Stephen: Do you care about the cosmetics? My characters look really vanilla now aside from their fancy hats. I like some of the gear I see on other people, but I also have very little desire to unlock more. I wonder if that’s because I like but don’t love Uncharted 4 multiplayer or if it’s the aesthetic. I’m similarly unmotivated by the gear in the very differently structured but also very grounded real-world Division, whereas I feel more gear envy and loot lust with something exotic like Destiny or Diablo.

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Not that there aren’t some crazy costumes in the game, but you get the idea....

Patrick: I’m ambivalent on the cosmetics, but this game has some really good emotes. They rival Destiny’s.

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Jason: Gear is a lot more interesting in sci/fi or fantasy worlds. I got a Taken helmet for my Destiny character and it’s super badass, not gonna lie.

Stephen: True, Patrick. The emotes in this game are pretty amazing.

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Patrick: Overwatch, in which only cosmetics are hidden behind the progression system, has soured me on how Uncharted and many other games handle unlocks. Just give me access to everything, and let me figure out what I want to do.

Stephen: And I guess Overwatch is a real factor here. Hell, any other multiplayer game drawing people’s attention is.

Patrick: And though I’m LTTP on bringing this into the mix, I feel like this makes my point on the whole rope thing:

Jason: Psh, I’d be impressed if he did that without the scope

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Stephen: The multiplayer feels solid. I’m a little more cynical about the balance of unlockables than you guys are. The dual-currency thing and the pace of unlocks does feel engineered to push people toward additional spending. Nevertheless, the gameplay is good and I’m interested to see how the one year plan develops.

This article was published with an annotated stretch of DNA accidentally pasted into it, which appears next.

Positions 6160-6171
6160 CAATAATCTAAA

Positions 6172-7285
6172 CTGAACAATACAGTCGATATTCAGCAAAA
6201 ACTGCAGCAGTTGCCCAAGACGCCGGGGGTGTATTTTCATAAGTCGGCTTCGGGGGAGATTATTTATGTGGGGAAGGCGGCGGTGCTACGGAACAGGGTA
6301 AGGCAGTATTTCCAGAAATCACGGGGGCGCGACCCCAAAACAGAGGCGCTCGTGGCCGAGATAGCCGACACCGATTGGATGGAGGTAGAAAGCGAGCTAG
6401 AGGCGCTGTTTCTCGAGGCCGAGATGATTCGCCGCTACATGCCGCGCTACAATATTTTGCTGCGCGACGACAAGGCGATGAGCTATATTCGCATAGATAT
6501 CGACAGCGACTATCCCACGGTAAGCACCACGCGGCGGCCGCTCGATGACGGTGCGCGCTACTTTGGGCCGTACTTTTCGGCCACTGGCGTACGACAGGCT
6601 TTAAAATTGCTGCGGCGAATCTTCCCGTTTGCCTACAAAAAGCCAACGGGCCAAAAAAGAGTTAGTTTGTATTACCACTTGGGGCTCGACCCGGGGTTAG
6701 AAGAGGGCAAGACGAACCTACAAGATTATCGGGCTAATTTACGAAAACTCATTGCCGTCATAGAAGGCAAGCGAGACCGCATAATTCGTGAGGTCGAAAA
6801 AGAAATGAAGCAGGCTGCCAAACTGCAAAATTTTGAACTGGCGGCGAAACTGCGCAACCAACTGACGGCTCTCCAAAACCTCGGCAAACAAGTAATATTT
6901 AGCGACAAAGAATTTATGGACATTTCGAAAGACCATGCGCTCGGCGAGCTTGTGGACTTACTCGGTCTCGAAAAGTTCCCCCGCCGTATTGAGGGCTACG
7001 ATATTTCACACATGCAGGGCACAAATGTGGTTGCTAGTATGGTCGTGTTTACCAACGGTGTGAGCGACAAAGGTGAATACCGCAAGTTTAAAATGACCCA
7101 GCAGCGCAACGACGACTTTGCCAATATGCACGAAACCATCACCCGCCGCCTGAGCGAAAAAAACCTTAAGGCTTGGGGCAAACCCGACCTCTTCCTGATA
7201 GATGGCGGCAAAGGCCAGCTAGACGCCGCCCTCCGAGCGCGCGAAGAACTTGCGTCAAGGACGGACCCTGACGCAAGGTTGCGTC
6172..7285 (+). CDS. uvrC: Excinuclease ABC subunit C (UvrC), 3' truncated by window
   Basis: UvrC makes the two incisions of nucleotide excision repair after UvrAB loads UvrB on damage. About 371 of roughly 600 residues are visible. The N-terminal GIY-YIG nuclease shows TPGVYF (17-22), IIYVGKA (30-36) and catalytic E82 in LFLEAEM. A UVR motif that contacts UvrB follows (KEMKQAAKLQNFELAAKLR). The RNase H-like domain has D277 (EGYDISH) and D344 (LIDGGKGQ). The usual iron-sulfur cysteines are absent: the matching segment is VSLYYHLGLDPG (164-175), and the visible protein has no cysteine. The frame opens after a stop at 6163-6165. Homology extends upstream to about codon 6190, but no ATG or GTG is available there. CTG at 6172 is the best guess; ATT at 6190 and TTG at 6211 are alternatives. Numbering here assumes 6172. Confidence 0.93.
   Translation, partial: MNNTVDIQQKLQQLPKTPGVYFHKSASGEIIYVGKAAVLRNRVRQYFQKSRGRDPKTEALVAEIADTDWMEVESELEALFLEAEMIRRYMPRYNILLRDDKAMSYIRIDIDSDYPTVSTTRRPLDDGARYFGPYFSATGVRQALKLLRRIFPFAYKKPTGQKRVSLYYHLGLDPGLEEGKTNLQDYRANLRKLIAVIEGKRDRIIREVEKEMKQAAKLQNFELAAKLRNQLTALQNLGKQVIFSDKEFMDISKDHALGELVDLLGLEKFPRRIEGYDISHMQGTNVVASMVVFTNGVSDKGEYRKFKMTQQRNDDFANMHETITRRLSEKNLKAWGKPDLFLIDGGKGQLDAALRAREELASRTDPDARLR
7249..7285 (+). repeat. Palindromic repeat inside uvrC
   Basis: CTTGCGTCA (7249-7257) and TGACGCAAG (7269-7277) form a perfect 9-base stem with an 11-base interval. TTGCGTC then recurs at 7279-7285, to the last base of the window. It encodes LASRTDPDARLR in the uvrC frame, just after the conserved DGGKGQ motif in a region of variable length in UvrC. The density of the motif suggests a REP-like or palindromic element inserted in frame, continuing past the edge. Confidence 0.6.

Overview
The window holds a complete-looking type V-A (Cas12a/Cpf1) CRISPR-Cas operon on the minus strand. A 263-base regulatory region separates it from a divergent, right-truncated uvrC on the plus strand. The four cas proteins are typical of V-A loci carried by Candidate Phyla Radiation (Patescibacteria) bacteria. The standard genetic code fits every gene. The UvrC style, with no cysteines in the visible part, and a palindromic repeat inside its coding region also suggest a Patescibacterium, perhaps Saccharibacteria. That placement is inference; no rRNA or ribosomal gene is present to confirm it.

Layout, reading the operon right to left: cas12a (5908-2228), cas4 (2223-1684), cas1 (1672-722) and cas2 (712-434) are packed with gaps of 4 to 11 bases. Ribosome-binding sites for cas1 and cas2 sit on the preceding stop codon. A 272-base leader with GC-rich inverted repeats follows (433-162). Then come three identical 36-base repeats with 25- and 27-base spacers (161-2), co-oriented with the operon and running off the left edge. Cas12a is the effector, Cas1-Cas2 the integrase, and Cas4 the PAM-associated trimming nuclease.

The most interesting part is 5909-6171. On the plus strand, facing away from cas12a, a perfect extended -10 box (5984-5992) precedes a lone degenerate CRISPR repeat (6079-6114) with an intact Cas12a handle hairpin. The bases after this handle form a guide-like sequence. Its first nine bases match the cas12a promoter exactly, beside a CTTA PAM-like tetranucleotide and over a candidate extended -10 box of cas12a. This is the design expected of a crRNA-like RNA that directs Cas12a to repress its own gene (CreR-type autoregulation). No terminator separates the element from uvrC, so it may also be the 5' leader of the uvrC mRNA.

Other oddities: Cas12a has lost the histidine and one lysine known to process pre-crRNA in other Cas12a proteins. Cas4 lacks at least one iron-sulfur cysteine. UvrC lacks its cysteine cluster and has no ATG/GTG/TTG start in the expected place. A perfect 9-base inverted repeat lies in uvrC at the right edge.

Of all things, I find myself wishing I had a download copy of the game instead of a disc, because I could see myself playing a couple of rounds of multiplayer as an appetizer or dessert for other games I’m playing, but it doesn’t compel me enough to make me always want to have the Uncharted 4 disc in my PS4's drive.

Looking at the road map they have for it, do you see anything that’ll draw you in?

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Jason: “The first-ever single-player story add-on for the Uncharted series” - sold!

Stephen: Ahh, Jason, we should at least play the co-op!

A plunder match-winning move by stotil!

Jason: To one of your earlier points Stephen, I do think there’s kind of a weird and interesting dissonance to the idea that Nathan and a bunch of his friends/frenemies are all just shooting at each other in the jungle for no reason. It makes for a funny contrast to the single-player campaign, which is this big hefty swing at telling a story that feels human and resonates with audiences in an emotional, realistic way. They even got rid of all the supernatural nonsense from past games! Yet when you exit out from Drake and Elena eating noodles and move the menu cursor down a slot, you’re suddenly summoning magical totems and firing bullets at clones of your friends. It’s amusing.

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Stephen: Just when Naughty Dog has solved one ludonarrative dissonance problem, they create a new one! As I think I said in my review, I’m kind of thinking of Uncharted 4 multiplayer as the post-credits dance number that the cast all join in on.

Anyway... We’ve dabbled with Uncharted 4 multiplayer. We respect it. We may not have the time for it, but, I think we’re happy Naughty Dog made it. Sure doesn’t seem like it hurt the quality of the campaign.

I’d love to hear from our readers who’ve been playing Uncharted 4 multiplayer. What do you all think of it?